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John Watkins Brett

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John Watkins Brett (1805–1863), art collector and telegraph engineer.

1805 John Watkins Brett was born in Bristol, son of William Brett, a cabinet-maker, he was one of at least seven children.

1817 His enthusiasm for the fine arts was so great that, by the age of twelve, his parents put him to study under a Bristol artist named Mintorn. There he remained until the age of twenty-one.

1826 Brett was teaching drawing and water colouring.

1830 He took a house at Clifton, intending to establish his artistic career as a painter of miniatures on ivory. His tastes were already catholic, so he visited some of the most celebrated European galleries, where he studied and sketched many of the old masters and his future as an artist seemed assured.

1831 A few days before the Bristol riots, a fire destroyed his own accumulated works, as well as rare items which he had acquired. He then abandoned painting for the study and collection of old masters, and shortly afterwards travelled to America with a collection of fine paintings, where he remained for a few years.

1842 He returned to London and first lived in Regent's Park before moving permanently to Hanover Square, where he collected a wide-range of fine art and pictures, some of which he loaned to art exhibitions.

Brett's attention turned to the invention of the electric telegraph and from the beginning he had a vision of a future when telegraph lines could give instant communication to the whole world.

1845 He began to consider submarine telegraphs following a conversation with his brother Jacob, who was mechanically minded. If telegraph cables could be laid underground, they could surely be put under water, and if so, across the ocean floor. Jacob Brett registered a company for a telegraph link between Europe and America, but the project failed to attract public support as it was obviously considered too risky.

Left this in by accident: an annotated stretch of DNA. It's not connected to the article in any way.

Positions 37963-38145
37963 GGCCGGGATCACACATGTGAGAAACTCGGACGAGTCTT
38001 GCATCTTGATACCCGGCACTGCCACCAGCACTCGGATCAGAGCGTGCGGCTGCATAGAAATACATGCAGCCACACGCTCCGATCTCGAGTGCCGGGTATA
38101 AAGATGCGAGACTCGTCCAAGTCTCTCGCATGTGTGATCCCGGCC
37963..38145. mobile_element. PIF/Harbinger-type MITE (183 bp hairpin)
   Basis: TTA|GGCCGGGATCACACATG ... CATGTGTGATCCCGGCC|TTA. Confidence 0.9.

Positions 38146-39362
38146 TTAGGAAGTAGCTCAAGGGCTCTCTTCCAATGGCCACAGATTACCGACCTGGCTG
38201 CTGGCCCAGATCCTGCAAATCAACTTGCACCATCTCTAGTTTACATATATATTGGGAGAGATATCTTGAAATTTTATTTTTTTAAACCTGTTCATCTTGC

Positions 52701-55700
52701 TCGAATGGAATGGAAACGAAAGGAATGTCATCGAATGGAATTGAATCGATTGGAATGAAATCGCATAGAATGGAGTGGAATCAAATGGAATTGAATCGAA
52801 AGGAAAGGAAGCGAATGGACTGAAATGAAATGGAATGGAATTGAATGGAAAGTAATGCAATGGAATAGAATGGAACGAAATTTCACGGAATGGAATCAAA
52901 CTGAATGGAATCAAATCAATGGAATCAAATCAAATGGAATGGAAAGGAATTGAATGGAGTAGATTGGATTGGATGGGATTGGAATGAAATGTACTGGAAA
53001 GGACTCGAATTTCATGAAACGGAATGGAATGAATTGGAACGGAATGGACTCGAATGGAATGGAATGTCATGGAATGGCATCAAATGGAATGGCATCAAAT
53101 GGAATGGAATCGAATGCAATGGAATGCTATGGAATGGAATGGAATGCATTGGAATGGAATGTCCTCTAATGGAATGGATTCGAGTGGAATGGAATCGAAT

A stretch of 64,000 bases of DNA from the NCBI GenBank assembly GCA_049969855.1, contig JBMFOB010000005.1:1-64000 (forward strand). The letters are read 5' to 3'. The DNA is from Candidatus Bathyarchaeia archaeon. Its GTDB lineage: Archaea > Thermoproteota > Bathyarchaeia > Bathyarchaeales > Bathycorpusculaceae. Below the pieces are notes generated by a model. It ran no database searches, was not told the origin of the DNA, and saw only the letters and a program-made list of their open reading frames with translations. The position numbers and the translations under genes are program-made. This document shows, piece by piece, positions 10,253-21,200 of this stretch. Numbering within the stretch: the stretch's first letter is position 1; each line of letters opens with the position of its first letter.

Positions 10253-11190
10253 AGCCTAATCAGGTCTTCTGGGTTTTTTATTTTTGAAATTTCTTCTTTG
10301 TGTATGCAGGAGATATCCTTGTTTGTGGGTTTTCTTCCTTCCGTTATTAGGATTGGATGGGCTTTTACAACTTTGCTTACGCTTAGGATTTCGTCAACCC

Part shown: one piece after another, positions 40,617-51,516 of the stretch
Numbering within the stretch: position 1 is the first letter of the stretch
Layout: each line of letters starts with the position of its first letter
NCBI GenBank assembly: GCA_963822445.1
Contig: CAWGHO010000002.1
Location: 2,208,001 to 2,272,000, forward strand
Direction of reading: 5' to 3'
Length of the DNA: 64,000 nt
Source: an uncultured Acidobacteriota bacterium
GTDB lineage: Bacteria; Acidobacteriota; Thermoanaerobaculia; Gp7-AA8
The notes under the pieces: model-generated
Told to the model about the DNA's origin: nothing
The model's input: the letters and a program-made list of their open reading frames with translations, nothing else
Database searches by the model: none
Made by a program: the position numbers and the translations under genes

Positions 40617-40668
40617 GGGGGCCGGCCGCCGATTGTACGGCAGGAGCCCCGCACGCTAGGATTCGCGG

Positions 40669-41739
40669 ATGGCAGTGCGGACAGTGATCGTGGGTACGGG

The brothers' then offered the British government to link Dublin Castle with Downing Street, but it was also declined.

1847 Jacob's application to the French government for a concession to lay a cable between Dover and Calais was granted. Brett sold many paintings at Christies in April that year, which realised almost seven thousand pounds towards the finance needed, but the project was too slow for the stipulated time limit.

1850 The concession for a submarine telegraph connecting England and France was assigned to Charles James Wollaston by Jacob Brett. Wollaston raised the funds from Charles Fox, Francis Edwards, John Watkins Brett and contributed a similar sum himself. The Submarine Telegraph Co was established

1850 A successful cable was laid under the new agreement, but only a few messages were exchanged before the cable was severed by a fisherman.

1851 A permanent link was established in September due to the involvement of Thomas Russell Crampton who devised a means of carrying out the work and contributed a large part of the capital required. This was followed by further submarine cables all over the world.

1851 John Watkins Brett 42, Proprietor of the Electric Telegraph Co, was living in Hannover Sq, London, with his brother John W B Brett 29, an engraver, Robert Cheshire 34, visitor[1]

1855/6 Brett was involved in 2 failed attempts to lay a cable between Sardinia and Africa[2]

1856 Brett helped to found and finance the Atlantic Telegraph Co which laid the first transatlantic cable. Because of inadequate preparation it failed after a few weeks.

1857 He founded the Mediterranean Extension Telegraph Co to link Malta to the French and Italian mainland telegraph systems

1858 He published a book describing the origins and progress of the oceanic telegraph, with a few brief facts and opinions of the press. He also contributed several papers on the same subject to the Institution of Civil Engineers. He was sure that Britain and the United States would one day be connected by telegraph.

1861 Living in Hannover Sq., a director of the Electric Telegraph Co[3]

1863 At the age of fifty-eight, John Watkins Brett was admitted into a lunatic asylum in Staffordshire, and died soon after on 3 December. He was buried in the family vault in the churchyard of Westbury-on-Trym, near Bristol. He had remained a bachelor throughout his life.

1866 Sadly for Brett he died before the successful transatlantic cable of that year.


See Also

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Sources of Information

  1. 1851 census
  2. Discussion on "Submerging Telegraphic Cables", Inst Civil Engineers 1858
  3. 1861 census
  • Biography of John Watkins Brett, ODNB